A Question About Healthcare, And My Answer

In light of my all-too-many experiences with the healthcare system over the last couple of years, I was asked to comment on whether I’m happy with the Canadian healthcare that I’m getting, or if I’d be happier with American healthcare.

That’s a bit of a loaded question, because as I understand it, the main problem with American healthcare is not so much the quality of the healthcare but the issues of class inequality and the fact that a significant percentage of people do not have proper access to healthcare. So as a reasonably well-off individual, I’d assume that under the US system I’d be well insured, and thus get excellent health care, the best in the world by some accounts, and quite likely better than I’m getting now. However, I don’t think that fact necessarily means that it’s a better system. Also, I do know wealthy Americans, self-employed folks in general, who skimp on paying for medical insurance and as a result find themselves in very unpleasant circumstances when things go wrong — so even the well off can be failed by the US system.

Here in Canada I’ve always had easy and completely free access to my family doctor, often many times a month. If I want an appointment, I usually have it the next day or at most two or three days off, and I can always go to any number of walk-in clinics as well who provide similar service with only a few hours wait (also covered by government healthcare). Emergency room service is acceptably fast, although if you go in for something that’s not emergency, you can find yourself waiting for a few hours or sometimes more, but that’s not really an issue of who’s paying, that’s more of a procedural decision at the hospital that’s difficult to find objective fault with. Most things — all the doctors visits and all the testing — are free, but I do have to pay for prescriptions (which can add up), eye care, and dental. These things are covered by employers for the majority of people with regular jobs, but I’m not in that category and never have been.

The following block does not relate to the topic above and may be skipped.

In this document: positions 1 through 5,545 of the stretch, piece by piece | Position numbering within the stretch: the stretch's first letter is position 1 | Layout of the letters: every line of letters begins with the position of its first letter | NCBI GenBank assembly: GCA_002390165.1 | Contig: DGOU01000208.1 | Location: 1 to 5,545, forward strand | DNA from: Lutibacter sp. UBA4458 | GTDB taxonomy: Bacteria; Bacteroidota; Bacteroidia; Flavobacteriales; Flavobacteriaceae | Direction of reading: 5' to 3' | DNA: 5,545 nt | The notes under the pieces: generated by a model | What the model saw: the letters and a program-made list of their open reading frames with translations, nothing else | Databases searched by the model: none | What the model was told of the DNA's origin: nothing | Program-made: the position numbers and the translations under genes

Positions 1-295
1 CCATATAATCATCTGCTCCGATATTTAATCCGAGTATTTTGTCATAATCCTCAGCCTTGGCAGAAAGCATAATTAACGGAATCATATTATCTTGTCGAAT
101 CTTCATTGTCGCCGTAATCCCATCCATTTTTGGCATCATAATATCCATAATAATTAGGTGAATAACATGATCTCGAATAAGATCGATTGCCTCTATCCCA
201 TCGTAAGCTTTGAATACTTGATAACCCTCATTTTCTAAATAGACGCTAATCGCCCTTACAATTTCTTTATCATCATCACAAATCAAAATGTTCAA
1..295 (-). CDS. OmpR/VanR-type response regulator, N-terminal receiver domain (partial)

The problem that you have in Canada, that I’ve experienced to some extent, is that when you find yourself in a position where something less normal is going on, and you need to see experts, that you can at times have significant wait times — a few months or more — to see a specialist. This is more because we just don’t have enough qualified experts — the system itself does its best to get you in as quickly as possible — than because of some sort of “rationing” conspiracy that’s keeping you from seeing doctors. That said, I’m sure that the amount of specialists is influenced by there being less money in the system in general than there is in the US. Because the conditions that I’m personally dealing with are often excruciatingly physically painful, these wait times are very difficult to cope with, and I have sometimes wondered whether I’d be better off in a country where money can give you unfair treatment. Objectively I don’t like the idea that a wealthier person gets preferential healthcare, because I really feel that healthcare must be egalitarian, but on a subjective level it’s harder to believe in those ideals when you’re personally affected.